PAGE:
Today, many objects circulate via auctions. How does one make selections and choices in this context? “I follow all the sales. There are few objects around, and as soon as something comes out, everyone’s onto it. I try to follow what’s happening as far as possible, but there are still sales that I miss. The problem with auctions is that, in the end, the prices are sometimes higher than gallery ones. And this is very dangerous. You have to have good expertise. The price also needs to allow for risk. I wouldn’t take any risks, without expertise, on an object at more than 3,000 euros, except for the ethnic groups I’m very familiar with. I also work a great deal through exchanges, I sell in order to buy. As time goes by, I avoid making online purchases.”
Olivier’s take on the market is the following: “I feel that interest is declining for all objects that aren’t exceptional or of very high quality. Ethnography, of course, suffers from this. The fact is that there aren’t many new collectors who are serious and conscientious. And it’s rare for there to be under-fifties among them.”
“The current policy of the big sales and fairs is to reel in big contemporary-art clients. This is very dangerous because when we privilege this public, we denigrate those who are less rich, but who still keep the market running. In order for a market to be healthy and viable, there need to be lower strata that work just as well as the upper strata. This is no longer the case at all: a superb object at 300,000 euros will sell in a minute while dealers will sometimes keep a fine object valued at under 5,000 euros for three or four years before managing to sell it.” “But it needs to be said, again and again: it’s possible, in 2017, for a forty-year-old to collect African art. We can find very modest prices for ancient pieces that are entirely respectable, witnesses of a given culture, works of art in their own right.”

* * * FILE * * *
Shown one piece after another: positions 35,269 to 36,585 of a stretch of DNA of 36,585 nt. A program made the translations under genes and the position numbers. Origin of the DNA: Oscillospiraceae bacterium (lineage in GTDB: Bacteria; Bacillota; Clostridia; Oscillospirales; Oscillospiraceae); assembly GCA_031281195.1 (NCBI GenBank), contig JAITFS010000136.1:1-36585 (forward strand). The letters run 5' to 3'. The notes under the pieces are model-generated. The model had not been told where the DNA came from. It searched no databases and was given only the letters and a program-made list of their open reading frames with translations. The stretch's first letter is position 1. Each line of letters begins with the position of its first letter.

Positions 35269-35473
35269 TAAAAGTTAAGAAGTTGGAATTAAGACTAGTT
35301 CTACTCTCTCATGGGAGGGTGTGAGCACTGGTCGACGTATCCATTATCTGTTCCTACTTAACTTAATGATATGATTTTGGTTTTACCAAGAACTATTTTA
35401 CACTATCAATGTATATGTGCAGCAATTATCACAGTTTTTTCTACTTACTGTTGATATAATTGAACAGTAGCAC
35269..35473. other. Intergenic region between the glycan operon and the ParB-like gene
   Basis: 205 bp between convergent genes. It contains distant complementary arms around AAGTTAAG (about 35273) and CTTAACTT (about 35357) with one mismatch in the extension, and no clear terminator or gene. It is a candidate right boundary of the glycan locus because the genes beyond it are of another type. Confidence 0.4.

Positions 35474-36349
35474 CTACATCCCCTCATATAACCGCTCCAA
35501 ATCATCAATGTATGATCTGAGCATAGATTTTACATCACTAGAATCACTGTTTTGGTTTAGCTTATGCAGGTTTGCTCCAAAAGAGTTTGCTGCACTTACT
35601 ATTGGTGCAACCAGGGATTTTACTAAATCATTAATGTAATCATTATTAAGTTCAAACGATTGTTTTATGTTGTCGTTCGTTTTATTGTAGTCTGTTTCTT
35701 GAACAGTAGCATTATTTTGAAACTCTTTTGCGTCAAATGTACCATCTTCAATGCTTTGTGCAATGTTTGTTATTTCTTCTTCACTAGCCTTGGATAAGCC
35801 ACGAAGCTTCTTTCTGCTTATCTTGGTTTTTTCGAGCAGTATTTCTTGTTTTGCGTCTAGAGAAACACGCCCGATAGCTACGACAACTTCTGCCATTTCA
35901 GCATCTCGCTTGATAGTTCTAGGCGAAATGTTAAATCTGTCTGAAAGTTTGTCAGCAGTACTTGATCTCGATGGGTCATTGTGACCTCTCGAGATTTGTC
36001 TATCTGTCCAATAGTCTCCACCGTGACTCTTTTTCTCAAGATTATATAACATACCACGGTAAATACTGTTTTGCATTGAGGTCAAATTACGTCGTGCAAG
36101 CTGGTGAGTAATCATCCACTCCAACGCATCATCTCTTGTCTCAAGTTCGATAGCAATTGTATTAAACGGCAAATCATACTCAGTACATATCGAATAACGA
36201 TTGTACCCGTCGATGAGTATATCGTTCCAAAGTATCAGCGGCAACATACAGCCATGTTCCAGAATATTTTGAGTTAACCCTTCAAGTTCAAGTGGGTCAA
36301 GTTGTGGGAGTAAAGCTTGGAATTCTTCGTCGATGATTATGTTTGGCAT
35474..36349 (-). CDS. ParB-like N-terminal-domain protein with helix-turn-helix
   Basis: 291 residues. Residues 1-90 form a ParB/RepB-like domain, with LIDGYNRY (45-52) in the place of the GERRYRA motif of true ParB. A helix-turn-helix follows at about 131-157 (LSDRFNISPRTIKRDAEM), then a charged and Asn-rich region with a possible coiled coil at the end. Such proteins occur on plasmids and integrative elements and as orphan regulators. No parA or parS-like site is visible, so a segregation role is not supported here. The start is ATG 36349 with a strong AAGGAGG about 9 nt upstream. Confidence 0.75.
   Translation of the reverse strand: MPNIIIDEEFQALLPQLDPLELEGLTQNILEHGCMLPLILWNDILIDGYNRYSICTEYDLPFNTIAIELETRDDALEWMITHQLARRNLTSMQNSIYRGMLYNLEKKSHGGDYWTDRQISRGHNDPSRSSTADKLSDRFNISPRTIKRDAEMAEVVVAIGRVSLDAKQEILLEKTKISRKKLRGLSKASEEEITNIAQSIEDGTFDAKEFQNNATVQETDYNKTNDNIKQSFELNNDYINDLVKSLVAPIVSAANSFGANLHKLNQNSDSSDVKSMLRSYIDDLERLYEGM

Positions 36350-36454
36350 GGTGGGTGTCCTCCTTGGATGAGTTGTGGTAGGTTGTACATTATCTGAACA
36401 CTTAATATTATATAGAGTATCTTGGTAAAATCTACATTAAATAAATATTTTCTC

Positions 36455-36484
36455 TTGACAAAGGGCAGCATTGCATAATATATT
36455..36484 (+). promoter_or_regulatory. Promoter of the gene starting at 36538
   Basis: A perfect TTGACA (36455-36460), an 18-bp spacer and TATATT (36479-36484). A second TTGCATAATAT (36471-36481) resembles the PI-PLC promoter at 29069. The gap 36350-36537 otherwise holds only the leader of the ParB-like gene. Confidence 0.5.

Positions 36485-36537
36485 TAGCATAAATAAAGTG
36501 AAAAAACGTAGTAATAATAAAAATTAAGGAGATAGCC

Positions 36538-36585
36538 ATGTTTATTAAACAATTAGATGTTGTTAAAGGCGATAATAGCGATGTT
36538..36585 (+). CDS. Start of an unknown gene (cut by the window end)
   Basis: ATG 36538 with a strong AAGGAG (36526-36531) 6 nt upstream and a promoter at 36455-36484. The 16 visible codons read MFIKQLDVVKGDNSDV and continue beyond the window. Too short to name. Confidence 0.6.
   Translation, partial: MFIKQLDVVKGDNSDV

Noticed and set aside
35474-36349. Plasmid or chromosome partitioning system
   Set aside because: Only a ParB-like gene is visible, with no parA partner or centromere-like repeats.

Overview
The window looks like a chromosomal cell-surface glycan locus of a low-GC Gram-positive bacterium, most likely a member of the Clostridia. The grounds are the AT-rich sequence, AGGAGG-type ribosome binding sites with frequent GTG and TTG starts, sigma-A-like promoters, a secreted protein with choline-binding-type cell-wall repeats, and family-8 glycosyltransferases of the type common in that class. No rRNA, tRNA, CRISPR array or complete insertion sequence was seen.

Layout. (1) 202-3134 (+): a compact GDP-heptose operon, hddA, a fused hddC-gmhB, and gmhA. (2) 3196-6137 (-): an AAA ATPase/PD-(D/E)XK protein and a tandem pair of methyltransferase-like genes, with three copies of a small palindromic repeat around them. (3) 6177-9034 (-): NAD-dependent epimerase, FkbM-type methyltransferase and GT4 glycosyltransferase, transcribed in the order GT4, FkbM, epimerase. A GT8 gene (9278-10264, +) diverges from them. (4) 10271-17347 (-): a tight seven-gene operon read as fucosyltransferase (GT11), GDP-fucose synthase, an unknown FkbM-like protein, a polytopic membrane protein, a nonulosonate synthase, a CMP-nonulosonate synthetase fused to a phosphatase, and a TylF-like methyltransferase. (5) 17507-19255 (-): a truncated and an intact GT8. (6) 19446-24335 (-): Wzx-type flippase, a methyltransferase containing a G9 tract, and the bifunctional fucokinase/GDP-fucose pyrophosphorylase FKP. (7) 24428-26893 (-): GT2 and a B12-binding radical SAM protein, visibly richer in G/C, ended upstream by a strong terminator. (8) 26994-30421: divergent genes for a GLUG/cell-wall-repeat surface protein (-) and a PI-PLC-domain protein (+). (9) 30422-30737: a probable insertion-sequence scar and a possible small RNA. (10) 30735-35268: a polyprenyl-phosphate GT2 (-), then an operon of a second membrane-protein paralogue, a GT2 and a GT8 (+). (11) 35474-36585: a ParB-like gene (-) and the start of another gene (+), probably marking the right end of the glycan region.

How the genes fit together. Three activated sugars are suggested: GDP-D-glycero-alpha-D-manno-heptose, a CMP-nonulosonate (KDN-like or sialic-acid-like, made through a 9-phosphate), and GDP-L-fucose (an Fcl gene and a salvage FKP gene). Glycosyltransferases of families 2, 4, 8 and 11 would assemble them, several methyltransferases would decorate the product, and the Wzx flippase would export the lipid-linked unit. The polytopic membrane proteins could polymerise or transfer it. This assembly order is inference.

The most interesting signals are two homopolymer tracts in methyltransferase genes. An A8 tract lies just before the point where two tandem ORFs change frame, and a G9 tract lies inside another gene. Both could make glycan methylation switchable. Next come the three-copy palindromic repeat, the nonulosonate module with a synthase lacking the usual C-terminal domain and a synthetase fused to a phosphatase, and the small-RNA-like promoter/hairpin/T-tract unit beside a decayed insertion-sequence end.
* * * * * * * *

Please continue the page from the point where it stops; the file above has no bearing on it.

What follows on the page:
The statistics established by Artkhade reveal that between 2000 and 2008, public sales registered an average unsold rate of 25 % for objects whose low estimates were below 10,000 euros. Today, the figure is 38 %. Meanwhile, the average unsold rate for objects with low estimates upwards of 100,000 euros comes to 33 %, compared to 37 % between 2000 and 2008. However, for objects with low estimates between 10,000 and 100,000 euros, the unsold rate remains unchanged since 2000, steady at 45 %.